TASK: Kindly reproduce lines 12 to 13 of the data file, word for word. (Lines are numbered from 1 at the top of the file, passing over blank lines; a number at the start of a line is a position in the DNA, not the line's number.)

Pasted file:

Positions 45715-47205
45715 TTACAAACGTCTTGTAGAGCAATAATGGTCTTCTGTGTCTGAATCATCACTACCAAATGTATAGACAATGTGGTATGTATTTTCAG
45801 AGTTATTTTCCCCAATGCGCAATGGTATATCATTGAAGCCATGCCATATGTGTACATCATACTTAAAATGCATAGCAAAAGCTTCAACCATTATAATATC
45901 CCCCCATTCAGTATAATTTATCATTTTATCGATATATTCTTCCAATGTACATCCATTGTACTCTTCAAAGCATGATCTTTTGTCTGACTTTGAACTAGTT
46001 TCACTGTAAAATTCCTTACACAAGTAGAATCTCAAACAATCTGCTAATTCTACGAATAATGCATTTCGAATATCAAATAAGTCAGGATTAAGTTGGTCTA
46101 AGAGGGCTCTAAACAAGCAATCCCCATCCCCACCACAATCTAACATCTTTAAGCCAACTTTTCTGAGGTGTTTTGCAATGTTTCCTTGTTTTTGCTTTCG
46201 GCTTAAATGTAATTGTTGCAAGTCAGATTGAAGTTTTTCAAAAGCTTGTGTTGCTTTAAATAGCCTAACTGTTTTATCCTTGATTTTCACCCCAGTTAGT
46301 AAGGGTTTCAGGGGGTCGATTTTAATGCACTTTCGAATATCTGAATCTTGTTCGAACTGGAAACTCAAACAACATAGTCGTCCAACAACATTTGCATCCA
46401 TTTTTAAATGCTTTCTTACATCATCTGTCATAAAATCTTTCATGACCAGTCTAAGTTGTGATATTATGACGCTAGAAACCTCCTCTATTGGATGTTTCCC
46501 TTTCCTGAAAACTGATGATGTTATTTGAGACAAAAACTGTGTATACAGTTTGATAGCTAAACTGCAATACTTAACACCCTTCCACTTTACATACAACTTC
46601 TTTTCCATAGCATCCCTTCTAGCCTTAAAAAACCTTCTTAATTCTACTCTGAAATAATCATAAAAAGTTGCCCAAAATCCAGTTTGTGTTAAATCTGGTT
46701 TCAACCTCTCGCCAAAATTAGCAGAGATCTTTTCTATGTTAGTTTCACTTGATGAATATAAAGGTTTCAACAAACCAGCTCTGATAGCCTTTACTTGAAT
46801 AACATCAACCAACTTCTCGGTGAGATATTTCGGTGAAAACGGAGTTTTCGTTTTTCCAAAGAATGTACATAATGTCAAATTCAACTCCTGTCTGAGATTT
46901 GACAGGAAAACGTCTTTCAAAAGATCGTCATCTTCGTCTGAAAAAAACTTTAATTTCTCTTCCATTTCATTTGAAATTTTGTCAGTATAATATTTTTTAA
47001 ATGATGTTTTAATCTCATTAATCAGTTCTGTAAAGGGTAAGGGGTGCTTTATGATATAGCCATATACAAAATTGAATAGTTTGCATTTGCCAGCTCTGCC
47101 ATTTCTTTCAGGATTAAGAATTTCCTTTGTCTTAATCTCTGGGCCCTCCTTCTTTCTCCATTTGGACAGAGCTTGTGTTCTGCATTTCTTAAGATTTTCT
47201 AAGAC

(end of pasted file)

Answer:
46701 TCAACCTCTCGCCAAAATTAGCAGAGATCTTTTCTATGTTAGTTTCACTTGATGAATATAAAGGTTTCAACAAACCAGCTCTGATAGCCTTTACTTGAAT
46801 AACATCAACCAACTTCTCGGTGAGATATTTCGGTGAAAACGGAGTTTTCGTTTTTCCAAAGAATGTACATAATGTCAAATTCAACTCCTGTCTGAGATTT